Thursday, May 17, 2007

3 parts

This is a LOOOOOOOONG blog........ just a fore warning. The first part is some more on how I schedule school. The second is shorter and a bit about how school used to be in the early years. Then the last is a list of memory/listening skill activities.

With my of my kids being sick, School is not quit happening this week. There is some, but not enough to write home about.

Hence, I am blogging about homeschool schedules. Yesterday I shared out general weekly school schedule.
CLICK HERE TO READ.

Today I will fill in some blanks. As you see on the general schedule it just says ‘math’… or just says ‘Going Places’…. or just says ‘Spelling”. On Saturdays I write a one week detailed plan. It might look something like this:

MONDAY

9AM- Breakfast and read-aloud –Pilgrim’s Progress. Story of the World, Proverbs 12:22

Spelling- G&C –Copy words and write a sentence for each. Ki- Copy Words, Do crayon Rubbings of each word with textured letters. Manuel- CopyWork John 2

Massage with
Manuel (who is Manuel?). My 3 boys read.

rest of School-
Gavin- 13 yrs old
1. Saxon Lesson 65, examples, practice +3
2.Critical Thinking 1 Mind Bender problem
3. Creative Writing Assignment

Connor- 12 yrs old
1.Going Places. Read Text pages 101-110, answer questions in complete sentences.
2. Online Science (cells) take notes in notebook.
3.Math Detective 2 cases

Ki- 10.5 yrs old
1. 10 math dice problems. Multiply Double Digit Dice
2. Beyond the Code-pages 6,7,8
3. Mind Bender


Manuel-
1. Miquon J-12, 13
2. Ingles in 10 Min/dia – pages 22, 23
3. Read

I can pretty much just write assignments down for my boys. Gavin and Connor can do most on their own. I flit between Manuel and Kiel.

And some days we just go on a hike and bring microscopes or we do science experiments. Some days Ki wants to write a story for most of the day.

When we first started homeschooling my boys were 4,6,7. We didn’t have much of a schedule. We mostly did science experiments, unit studies and projects. Almost everything we studies we had Lego Projects to go with it. We used Legos for math and sorting and classification. School was only a couple hours a day. Some school days were writing checked, paying bills, addressing envelopes, going to the post office, mailing a package, looking at the map to see where it is going, talking about who we know that lives there or if we have vacationed there.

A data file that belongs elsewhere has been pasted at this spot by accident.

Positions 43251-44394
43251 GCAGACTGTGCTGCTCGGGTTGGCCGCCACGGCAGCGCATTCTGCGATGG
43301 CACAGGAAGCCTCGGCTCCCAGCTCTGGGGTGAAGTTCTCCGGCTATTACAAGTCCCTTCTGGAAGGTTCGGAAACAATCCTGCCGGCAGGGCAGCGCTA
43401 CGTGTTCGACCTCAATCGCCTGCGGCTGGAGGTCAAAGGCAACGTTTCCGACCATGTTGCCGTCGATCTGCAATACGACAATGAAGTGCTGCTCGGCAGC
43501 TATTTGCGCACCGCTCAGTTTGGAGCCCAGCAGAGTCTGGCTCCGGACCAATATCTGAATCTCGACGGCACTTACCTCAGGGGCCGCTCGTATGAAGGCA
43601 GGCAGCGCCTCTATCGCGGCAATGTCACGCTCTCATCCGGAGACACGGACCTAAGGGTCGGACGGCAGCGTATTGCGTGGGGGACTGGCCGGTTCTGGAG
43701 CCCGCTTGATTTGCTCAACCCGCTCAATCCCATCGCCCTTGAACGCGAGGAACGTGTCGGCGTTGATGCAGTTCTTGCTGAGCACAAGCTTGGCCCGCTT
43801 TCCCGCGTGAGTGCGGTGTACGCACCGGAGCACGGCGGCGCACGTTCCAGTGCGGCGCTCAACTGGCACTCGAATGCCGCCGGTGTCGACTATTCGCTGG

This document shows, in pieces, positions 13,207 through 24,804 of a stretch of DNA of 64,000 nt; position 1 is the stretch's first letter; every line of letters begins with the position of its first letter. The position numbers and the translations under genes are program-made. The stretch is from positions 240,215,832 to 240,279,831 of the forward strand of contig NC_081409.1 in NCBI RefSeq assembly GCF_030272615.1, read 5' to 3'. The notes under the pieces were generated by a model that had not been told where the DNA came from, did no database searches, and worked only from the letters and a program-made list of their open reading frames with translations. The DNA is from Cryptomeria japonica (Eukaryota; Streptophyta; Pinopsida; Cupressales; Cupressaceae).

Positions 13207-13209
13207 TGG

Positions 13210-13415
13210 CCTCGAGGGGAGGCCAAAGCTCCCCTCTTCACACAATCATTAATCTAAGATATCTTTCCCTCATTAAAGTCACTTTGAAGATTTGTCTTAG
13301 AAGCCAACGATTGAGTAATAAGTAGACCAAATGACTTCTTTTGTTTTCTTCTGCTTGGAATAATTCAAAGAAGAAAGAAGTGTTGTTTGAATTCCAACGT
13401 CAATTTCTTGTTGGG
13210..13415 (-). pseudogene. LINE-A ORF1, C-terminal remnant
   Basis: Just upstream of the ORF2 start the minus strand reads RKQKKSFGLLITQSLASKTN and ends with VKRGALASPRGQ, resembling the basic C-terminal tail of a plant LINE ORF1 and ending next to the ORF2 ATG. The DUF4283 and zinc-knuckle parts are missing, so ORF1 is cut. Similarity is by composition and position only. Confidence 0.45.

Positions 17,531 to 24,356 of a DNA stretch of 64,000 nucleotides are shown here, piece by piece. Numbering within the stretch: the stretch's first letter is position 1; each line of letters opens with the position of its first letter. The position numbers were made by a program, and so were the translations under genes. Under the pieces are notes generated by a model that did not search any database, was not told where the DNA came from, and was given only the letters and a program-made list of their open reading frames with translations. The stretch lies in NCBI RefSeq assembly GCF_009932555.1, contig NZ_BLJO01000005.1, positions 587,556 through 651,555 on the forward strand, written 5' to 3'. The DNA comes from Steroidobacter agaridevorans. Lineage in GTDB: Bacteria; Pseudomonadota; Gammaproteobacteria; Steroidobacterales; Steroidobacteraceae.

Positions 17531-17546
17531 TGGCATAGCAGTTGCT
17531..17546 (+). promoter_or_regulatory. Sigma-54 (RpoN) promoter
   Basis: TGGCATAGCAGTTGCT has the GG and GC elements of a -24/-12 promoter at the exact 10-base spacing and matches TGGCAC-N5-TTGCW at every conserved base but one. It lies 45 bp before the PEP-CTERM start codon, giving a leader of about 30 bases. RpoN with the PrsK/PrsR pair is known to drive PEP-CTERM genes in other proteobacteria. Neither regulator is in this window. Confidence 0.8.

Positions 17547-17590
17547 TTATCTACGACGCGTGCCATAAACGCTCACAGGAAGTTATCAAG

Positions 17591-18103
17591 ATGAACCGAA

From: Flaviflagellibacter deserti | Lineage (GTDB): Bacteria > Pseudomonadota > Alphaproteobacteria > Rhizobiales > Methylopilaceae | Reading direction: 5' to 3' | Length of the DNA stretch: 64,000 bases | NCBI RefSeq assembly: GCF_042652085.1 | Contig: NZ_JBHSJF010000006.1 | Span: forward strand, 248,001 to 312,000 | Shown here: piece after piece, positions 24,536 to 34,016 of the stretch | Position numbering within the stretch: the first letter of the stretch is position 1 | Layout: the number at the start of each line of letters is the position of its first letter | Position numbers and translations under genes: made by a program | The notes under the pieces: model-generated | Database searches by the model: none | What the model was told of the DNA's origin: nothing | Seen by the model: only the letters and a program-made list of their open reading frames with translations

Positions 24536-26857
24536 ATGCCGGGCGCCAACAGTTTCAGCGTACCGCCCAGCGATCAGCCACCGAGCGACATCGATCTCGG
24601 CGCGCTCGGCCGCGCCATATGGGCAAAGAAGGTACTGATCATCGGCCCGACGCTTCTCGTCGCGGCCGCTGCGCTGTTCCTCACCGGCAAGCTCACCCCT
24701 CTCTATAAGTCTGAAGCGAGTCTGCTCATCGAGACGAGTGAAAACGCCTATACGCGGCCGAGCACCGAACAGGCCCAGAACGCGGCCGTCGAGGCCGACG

Some school days were having them help plan a week’s menu, go through the kitchen to see what we had and help make a grocery list. Then go to the store and find things to go with our planned meals.

School was very free flowing and almost unschooled those early years. The schedules started to get a little more when Gavin was in 4th grade. And Ki still didn’t have much of a schedule at all. He often got to pick 3 school things a day and in what order he did them. I miss those early days. They were so full of learning and newness. I really think that unsctructured, quasi-unschooling is the way to go until kids are 8 or 9.

IN CLOSING- some activities you may enjoy-

Games to improve memory- ("her/She" is used, but of course is for ANYchild)



1.Play the classic simple game of Memory Match- with the cards that you have to find matching pairs by remembering what you have turned over.. but start with half the cards. Or 5 pairs- something smaller- with less to remember.



2. Play 'Repeat' – Tell your child you are going to play a secret game. A game with a secret word and she can't tell anyone else the word but you and she has a mission to tell you this word anytime you ask her. say a word (like 'cookie')and have your child repeat it. Have a secret code word that whenever you say, shge knows to say her secret word. Like whenever you say "poppadiddle' she says her secret word. . Tell her the secret word and have her repeat 5 times in a row. Wait 10 seconds –say YOUR secret word and have your child repeat HER secret word. Increase the time between "Secret Word". Go for 10 secind, then 15 seconds, then 45 seconds, then repeat it over and over and tell her you will ask her again in 5 minutes…… then 15 minutes…



Go as long as you and she want and have time for.



Later increased from 1 word to a 2 word phrase.



You can also use just SOUNDS.. have her secret word be the making the sound of a car or dog, or making the sound of a secret letter.